The final evaluation may be performed using tagger-eval.py script from corpus2 repository, e.g.:

PYTHONIOENCODING=utf8 corpus2/utils/tagger-eval.py wcrft_reana/tagd??xml folds/test??.xml | tee results.txt

This will report a numer of measures. First records of script output report performance for subsequent folds. Last lines (beginning with AVG) concern values averaged over each fold.

Note on accuracy lower bound and weak correctness lower bound

Accuracy lower bound is reported here as “weak corr lower bound” (AVG) and “WC_LOWER” (per-fold). In fact, the measure actually obtained should be called “weak correctness lower bound” (the same for upper bound). Weak correctness concerns the number of tokens where the set of tags output by the tagger and the set of tags in reference corpus have non-empty intersection. Strong correctness concerns only tokens where those sets are exactly the same. This naming was introduced by Szymon Acedański and Adam Przepiórkowski (TODO: reference). This may seem totally irrelevant for corpora like NKJP and taggers like WCRFT where both of them are guaranteed to assign exactly one correct tag per token.

However, this is not quite so. As a matter of fact, NKJP tagset defines some optional attributes. This means that a tag may be valid when an attribute is given a value or no value is given at all. As noted by Danuta Karwańska, sometimes lack or presence of values for such attributes may change between versions of reference corpus or morphological analyser used and this may not be very practically relevant. Karwańska proposed to expand tags where value of optional attibutes were omitted to a set of fully-specified tags making up all possible cominations. By default, this is done by the tagger-eval script. The script expands unspecified attributes in both tagger output and refernce corpus before comparing. This is the reason why values of weak correctness (lower / upper bound) may different from strong correctness even if technically the tagger always outputs one tag per token and so is the situation in the reference corpus (as in NKJP).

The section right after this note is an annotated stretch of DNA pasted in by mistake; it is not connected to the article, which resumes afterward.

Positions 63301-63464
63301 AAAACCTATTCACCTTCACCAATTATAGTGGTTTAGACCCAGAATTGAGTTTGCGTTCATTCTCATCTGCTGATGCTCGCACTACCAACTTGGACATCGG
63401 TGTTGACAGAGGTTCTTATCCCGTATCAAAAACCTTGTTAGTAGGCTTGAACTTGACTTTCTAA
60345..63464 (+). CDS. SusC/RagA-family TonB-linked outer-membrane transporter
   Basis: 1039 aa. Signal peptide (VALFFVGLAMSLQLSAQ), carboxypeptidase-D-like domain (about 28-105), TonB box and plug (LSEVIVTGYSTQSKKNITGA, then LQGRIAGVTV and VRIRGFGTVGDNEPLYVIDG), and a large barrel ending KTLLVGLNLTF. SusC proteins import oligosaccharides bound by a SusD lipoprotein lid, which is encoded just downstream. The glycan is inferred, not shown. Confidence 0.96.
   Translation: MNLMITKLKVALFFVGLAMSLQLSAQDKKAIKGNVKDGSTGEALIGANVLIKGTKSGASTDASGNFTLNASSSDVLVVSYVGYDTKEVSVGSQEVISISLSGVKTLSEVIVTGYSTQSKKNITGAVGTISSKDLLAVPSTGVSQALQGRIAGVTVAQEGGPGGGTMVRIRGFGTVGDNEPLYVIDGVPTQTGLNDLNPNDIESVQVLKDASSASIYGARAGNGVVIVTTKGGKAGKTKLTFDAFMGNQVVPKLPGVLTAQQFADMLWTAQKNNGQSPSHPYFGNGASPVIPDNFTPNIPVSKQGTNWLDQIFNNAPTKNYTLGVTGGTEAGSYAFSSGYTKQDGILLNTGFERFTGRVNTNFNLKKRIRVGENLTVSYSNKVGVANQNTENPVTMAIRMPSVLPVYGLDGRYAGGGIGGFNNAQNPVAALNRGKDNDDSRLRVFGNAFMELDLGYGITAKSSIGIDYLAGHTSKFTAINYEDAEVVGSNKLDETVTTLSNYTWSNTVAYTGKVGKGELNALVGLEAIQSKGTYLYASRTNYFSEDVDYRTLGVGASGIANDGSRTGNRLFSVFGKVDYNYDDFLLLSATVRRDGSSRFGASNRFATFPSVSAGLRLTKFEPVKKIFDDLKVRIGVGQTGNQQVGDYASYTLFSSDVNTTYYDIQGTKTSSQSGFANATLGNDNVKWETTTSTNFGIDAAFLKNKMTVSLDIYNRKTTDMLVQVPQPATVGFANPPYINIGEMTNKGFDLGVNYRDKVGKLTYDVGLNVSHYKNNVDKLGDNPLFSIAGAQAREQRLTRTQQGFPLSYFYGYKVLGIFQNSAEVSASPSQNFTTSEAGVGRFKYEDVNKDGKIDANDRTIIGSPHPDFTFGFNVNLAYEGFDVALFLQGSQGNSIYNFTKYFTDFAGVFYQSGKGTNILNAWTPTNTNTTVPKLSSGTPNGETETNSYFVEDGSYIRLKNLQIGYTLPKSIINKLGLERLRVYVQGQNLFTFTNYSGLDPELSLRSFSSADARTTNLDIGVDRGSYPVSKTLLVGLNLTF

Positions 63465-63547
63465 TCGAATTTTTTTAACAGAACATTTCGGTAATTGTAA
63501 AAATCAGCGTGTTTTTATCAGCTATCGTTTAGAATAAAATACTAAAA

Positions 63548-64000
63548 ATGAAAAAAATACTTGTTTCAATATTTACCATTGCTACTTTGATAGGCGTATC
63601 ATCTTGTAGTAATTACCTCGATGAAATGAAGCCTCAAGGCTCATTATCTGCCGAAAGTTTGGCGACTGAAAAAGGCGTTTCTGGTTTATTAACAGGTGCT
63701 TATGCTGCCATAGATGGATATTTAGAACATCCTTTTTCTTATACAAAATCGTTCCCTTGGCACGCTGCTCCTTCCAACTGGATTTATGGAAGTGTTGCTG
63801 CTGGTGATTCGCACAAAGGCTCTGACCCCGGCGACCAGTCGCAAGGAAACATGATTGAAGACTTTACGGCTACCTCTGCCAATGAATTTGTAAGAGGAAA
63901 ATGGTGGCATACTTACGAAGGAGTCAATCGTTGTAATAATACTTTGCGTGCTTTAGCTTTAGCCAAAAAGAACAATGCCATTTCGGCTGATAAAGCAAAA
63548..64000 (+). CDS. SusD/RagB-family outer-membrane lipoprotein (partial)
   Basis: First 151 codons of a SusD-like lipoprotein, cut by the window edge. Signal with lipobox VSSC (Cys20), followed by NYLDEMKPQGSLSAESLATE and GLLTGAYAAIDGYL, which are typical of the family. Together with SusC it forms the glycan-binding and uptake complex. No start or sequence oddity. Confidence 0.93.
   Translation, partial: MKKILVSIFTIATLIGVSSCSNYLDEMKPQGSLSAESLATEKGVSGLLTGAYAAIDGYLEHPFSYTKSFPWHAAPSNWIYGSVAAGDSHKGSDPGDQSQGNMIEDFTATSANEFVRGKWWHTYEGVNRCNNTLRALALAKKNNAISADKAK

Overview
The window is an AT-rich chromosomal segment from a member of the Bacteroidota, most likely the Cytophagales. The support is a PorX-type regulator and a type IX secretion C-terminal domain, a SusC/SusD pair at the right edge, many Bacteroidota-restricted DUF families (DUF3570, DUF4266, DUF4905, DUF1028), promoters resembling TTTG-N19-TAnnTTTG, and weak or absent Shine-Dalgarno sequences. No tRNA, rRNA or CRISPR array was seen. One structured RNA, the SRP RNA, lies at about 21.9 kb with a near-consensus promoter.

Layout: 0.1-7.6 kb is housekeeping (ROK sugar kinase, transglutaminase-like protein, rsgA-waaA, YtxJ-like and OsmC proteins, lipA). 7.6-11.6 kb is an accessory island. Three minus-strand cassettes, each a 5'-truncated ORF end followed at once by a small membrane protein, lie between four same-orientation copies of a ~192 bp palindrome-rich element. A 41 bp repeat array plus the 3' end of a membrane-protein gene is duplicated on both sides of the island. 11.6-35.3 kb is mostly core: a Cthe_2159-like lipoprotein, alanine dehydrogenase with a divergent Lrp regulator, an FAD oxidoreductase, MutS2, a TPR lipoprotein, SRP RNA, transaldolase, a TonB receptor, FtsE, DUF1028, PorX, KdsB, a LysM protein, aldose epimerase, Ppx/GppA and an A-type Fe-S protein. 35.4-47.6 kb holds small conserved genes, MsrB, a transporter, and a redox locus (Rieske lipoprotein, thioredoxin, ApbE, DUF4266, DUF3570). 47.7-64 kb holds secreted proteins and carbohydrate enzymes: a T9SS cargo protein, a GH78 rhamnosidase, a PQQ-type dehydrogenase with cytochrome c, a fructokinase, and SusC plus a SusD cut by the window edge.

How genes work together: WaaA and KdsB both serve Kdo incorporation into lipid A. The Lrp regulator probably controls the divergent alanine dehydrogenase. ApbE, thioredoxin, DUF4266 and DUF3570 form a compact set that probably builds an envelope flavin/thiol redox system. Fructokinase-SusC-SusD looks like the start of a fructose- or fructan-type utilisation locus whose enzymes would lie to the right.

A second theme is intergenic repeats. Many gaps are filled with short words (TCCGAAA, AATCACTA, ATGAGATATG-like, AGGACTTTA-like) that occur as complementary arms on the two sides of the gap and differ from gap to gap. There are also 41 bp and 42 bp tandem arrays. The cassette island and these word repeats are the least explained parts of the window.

When we perform evaluation, we assume tags are always expanded this way (default script's behaviour, inspired by Karwańska's observations). Also, we always give values of “weak correctness” (lower/upper bound, also when reporting values for unknown/known words). If you don't want the optional attributes to be expanded at all, you can use the -k switch in the script (see --help).

To check which attributes are optional in a tagset, you can use tagset-tool (exacutable installed system-wide with corpus2) or directly see tagset definition file, e.g. nkjp.tagset (attibutes optional for a given class are given in square bracket). Note that at least some of the optional attibutes are lexically motivated. E.g., prepositions have optional attribute named vocalicity that is valid only for some forms. The tagset would be mathematically more pure if prepositions were divided into two separate grammatical classes depending on the presence of this attribute, but this would be impractical.